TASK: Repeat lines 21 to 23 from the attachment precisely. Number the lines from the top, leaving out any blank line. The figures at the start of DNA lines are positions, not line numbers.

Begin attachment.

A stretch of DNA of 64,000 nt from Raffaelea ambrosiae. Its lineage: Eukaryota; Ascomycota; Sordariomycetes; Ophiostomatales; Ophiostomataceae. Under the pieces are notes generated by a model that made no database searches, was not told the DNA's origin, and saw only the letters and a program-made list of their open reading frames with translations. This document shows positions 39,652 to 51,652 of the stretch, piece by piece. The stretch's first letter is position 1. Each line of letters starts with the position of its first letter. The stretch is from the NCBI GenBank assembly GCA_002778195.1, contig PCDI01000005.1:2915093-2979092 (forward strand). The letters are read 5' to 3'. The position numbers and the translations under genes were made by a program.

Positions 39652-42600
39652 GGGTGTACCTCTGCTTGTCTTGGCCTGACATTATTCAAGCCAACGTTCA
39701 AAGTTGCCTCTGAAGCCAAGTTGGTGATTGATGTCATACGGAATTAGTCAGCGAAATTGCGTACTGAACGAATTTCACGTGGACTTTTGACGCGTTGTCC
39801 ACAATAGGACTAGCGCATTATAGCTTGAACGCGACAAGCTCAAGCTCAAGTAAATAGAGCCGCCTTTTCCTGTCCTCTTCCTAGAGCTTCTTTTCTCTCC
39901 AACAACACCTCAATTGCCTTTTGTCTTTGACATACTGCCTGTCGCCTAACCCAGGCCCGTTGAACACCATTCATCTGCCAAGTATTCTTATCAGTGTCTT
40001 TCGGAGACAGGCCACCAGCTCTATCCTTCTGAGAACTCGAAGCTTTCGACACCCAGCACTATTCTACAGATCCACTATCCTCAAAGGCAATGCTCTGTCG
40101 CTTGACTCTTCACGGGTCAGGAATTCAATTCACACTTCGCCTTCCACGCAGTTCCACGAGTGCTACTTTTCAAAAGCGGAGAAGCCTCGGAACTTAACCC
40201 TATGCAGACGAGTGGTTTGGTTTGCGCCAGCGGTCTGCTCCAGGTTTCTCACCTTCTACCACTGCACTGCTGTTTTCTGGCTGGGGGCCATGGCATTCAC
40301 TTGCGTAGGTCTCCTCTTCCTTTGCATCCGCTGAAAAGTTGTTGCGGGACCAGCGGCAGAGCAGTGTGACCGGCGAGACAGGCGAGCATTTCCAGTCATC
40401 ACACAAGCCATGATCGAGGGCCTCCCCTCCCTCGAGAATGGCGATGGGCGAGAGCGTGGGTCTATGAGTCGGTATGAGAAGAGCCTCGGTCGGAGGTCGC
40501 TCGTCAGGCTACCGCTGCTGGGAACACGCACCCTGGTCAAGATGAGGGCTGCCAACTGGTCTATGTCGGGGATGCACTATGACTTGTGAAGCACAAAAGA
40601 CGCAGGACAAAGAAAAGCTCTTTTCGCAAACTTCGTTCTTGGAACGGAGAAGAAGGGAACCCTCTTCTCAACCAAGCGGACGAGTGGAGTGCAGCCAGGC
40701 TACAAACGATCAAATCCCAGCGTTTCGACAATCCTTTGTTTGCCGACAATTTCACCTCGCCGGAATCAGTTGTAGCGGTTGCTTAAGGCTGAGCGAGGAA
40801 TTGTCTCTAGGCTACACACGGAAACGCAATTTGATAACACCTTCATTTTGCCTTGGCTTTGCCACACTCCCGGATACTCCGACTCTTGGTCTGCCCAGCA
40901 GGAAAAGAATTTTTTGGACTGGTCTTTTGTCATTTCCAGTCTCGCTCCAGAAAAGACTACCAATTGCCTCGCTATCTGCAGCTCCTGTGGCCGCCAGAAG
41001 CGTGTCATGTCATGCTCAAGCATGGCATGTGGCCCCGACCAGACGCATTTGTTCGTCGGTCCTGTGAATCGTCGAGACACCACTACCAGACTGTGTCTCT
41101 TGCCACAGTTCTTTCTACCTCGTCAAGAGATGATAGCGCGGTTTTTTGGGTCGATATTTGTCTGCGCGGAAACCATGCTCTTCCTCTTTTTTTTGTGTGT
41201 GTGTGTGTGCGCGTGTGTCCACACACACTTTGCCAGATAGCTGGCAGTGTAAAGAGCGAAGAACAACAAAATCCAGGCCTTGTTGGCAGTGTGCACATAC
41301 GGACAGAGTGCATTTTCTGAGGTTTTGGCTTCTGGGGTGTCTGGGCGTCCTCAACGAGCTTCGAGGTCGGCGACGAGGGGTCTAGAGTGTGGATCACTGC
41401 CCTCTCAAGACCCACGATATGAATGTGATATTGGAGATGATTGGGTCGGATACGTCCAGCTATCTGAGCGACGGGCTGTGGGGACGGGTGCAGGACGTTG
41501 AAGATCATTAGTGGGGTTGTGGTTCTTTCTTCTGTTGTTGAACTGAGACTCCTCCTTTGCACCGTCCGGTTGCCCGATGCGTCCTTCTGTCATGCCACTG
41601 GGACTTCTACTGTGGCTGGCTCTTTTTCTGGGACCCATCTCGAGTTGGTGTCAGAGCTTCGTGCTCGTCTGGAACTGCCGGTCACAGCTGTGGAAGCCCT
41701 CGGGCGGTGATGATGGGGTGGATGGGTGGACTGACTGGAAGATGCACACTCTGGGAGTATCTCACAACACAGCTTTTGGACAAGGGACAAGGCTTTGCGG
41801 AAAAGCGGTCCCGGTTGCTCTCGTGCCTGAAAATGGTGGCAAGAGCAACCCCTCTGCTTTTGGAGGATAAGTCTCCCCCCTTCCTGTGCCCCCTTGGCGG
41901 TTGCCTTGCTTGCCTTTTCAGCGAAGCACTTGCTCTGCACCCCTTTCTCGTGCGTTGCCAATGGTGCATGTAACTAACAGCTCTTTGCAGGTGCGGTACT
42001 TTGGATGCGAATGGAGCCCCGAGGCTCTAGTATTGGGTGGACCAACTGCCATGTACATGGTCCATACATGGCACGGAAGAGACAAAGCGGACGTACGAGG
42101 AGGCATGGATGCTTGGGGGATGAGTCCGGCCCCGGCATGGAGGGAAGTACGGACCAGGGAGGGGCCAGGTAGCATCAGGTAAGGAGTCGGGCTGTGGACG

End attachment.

41401 CCTCTCAAGACCCACGATATGAATGTGATATTGGAGATGATTGGGTCGGATACGTCCAGCTATCTGAGCGACGGGCTGTGGGGACGGGTGCAGGACGTTG
41501 AAGATCATTAGTGGGGTTGTGGTTCTTTCTTCTGTTGTTGAACTGAGACTCCTCCTTTGCACCGTCCGGTTGCCCGATGCGTCCTTCTGTCATGCCACTG
41601 GGACTTCTACTGTGGCTGGCTCTTTTTCTGGGACCCATCTCGAGTTGGTGTCAGAGCTTCGTGCTCGTCTGGAACTGCCGGTCACAGCTGTGGAAGCCCT